These food labels don't actually mean anything, but are used to raise prices

Take these labels with a pinch of salt, because they aren't as fancy as they sound

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We are surrounded every day by so many catchphrases and misleading terms that it’s hard to tell fact from fiction. Just take these eight everyday phrases for example. Even though they don’t mean what you think, each of these labels are so insidious that marketers simply have to slap them somewhere on the packaging and they can start charging more. So the next time you see these words? Beware.


1. Black Angus and Wagyu

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Black Angus and/or Wagyu are widely accepted shorthand for higher quality beef, justifying the premium prices that follow. Both are breeds of cow which supposedly provide superior meat. However, that doesn’t mean they are a rare breed with lesser supply (and therefore worth more.) In fact, Black Angus cows are the most common breed of cattle in the USA.

When it comes to Wagyu, the real deal is indeed limited, owing to Japan’s lack of arable land. But, unless you personally purchased your steaks straight from that kindly old Japanese farmer, there’s a good chance you aren’t getting the exotic treat you were hoping for.

Instead, you’re more than likely getting Australian-bred Wagyu cross breed, what with Wagyu breed associations having sprung up outside Japan, and Australia being the largest supplier in the region.   

As with all dishes, preparation, cooking and handling are as important as the ingredients you use. Spending more for that shiny Black Angus or Wagyu sticker doesn’t guarantee your enjoyment. In fact, the opposite is more likely to happen, with you ruining perfectly good prime cuts through inexperience.

So long as your cooking skills are on point, plain old beef will be just as enjoyable.


2. Cage-free and Free-range

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Happy chickens strutting about in the open, enjoying sunshine and fresh air, contentedly pecking in the rich earth for fat juicy earthworms, living comfortable fulfilling lives until they generously give their eggs or lives for our (deep-fried) sustenance.

Isn’t that what ‘cage-free’ and ‘free-range’ means? Yeah well, maybe in a cartoon.

The reality is these terms sound much nicer than they actually are. Instead of being crammed into individual wire cages in darkened barns, ‘cage-free’ chickens (or other poultry) are kept in a massive communal pen, where they can have at least some contact with their fellow animals.

Their ‘free-range’ brethren have it even better; with stipulated time spent basking in the sun.

Both these farming practices sound more humane, true, but the animals can still face overcrowding and fights which cause illness and injuries. To minimise losses, some farmers remove their beaks and pump them full of antibiotics.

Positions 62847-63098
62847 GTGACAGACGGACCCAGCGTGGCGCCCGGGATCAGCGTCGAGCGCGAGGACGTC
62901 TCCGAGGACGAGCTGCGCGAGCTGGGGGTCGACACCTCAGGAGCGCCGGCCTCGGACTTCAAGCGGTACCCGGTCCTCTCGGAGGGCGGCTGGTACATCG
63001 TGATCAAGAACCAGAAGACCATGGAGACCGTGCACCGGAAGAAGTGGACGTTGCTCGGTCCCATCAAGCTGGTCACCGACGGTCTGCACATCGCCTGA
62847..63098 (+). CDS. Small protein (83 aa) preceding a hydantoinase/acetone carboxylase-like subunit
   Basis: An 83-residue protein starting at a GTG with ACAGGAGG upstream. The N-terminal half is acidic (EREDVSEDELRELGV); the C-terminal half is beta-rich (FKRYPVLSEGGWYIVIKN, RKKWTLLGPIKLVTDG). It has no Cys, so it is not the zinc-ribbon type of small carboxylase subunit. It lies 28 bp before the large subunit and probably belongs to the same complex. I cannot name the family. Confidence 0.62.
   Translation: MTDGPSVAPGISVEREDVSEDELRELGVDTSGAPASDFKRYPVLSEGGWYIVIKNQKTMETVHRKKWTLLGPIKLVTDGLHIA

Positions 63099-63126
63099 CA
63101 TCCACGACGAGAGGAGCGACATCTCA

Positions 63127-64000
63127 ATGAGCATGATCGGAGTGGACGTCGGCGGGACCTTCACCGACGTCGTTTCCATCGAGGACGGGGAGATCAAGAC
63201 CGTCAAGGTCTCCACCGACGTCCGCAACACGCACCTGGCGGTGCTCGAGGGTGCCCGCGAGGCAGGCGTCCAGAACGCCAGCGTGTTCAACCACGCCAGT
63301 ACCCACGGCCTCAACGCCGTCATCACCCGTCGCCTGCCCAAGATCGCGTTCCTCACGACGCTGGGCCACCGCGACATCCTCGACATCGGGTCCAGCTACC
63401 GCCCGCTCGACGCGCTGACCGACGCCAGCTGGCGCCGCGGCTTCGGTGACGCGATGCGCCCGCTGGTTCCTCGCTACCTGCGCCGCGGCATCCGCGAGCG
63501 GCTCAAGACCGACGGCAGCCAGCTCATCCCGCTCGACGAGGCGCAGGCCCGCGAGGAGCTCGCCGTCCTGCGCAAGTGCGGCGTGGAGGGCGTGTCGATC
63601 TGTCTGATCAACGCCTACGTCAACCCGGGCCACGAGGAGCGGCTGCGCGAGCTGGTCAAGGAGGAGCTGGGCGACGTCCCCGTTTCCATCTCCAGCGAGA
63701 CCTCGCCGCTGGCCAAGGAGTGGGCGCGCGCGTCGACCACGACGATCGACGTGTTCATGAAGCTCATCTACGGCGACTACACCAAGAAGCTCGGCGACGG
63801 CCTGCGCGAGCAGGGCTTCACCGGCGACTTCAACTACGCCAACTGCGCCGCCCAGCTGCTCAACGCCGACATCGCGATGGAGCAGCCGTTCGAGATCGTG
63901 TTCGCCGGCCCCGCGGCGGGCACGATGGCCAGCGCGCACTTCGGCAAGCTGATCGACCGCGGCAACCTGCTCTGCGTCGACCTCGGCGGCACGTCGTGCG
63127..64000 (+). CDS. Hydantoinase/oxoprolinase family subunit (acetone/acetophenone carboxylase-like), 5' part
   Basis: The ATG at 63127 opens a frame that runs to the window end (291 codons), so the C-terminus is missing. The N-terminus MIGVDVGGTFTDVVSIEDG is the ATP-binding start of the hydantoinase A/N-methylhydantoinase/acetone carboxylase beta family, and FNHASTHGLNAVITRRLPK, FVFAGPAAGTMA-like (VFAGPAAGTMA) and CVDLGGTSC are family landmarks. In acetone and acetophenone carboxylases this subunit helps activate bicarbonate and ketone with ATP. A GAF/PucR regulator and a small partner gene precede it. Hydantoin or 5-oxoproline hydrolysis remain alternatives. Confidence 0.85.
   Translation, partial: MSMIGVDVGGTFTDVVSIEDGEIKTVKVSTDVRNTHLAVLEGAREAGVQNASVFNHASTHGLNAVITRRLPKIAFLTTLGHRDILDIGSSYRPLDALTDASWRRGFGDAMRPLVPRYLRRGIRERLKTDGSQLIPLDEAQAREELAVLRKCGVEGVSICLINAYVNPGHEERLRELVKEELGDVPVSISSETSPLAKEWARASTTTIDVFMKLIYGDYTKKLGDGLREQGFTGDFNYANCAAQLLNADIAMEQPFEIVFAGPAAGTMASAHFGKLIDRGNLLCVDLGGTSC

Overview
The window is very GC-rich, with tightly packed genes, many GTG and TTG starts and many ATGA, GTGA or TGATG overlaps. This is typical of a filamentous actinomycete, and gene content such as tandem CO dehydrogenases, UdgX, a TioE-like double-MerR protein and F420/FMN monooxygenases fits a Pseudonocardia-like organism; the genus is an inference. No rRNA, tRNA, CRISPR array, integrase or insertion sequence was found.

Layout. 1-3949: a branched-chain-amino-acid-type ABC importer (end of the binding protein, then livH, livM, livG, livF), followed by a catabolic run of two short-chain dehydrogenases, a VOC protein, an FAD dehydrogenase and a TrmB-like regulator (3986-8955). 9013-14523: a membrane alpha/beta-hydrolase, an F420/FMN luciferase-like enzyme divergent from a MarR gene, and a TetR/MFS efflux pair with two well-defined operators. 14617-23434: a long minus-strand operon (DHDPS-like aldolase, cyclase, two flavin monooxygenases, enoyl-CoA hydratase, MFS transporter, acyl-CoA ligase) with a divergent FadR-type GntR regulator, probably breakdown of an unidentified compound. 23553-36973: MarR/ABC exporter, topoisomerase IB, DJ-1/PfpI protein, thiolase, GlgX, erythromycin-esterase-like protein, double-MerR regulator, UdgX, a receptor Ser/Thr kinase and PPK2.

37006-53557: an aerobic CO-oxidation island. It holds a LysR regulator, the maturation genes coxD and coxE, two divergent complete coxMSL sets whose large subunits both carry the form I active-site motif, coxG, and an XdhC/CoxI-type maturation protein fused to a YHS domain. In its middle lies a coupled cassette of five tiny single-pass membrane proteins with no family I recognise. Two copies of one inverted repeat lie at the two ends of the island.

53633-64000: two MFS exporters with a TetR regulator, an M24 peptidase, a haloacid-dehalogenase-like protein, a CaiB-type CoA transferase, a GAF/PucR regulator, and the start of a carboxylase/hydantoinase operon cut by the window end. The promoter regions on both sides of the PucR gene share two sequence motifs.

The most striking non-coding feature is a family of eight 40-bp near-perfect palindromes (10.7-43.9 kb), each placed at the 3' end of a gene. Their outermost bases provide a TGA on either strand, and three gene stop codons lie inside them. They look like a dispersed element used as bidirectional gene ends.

Cage-free and free-range eggs and poultry often sell for much higher, banking on the fantasy we painted at the beginning. But is there a large enough difference in the final tally? We don’t know — ask your vegan friend?   


3. White Tuna

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So we can’t quite take beef and chicken at face value, surely we can trust the ‘chicken of the sea’, aka tuna, right?

Well, not quite. Even though you may see ‘white tuna’ listed as an ingredient in some processed foods or menus, what you might be getting may not be tuna at all.

Instead, white tuna is an industry term that stands in for any number of white fish meat, so you’re really rolling the dice on this one. Just pray that you don’t end up with escolar, which is known for causing intestinal distressthat will make you develop trust issues around fish.    

Look out instead for the real deal — albacore, skipjack, yellowfin or bluefin tuna.


4. Chilean Sea Bass

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If you met a Chilean Sea Bass in a dark alley, you’d scream blue murder. Or run. Possibly both. What you would not do is pay top dollar for the privilege of dining on it.

You see, the fish actually looks like the pet of those Xenomorph creatures, and originally had a name to fit: Toothfish. (Yeah try to imagine ‘Toothfish slathered in beurre blanc’ as the evening’s highlight. Still hungry?)

Like any entity with an image problem, toothfish hired a really good PR agency and underwent a branding exercise, now going by the vaguely exotic sounding ‘Chilean Sea Bass’. Restaurants also (wisely) refuse to serve the fish whole.

All this is not to say that toothfish doesn’t make for good eating. Just know that you’re paying inflated prices for a fish that, once, nobody wanted to take home to their mothers.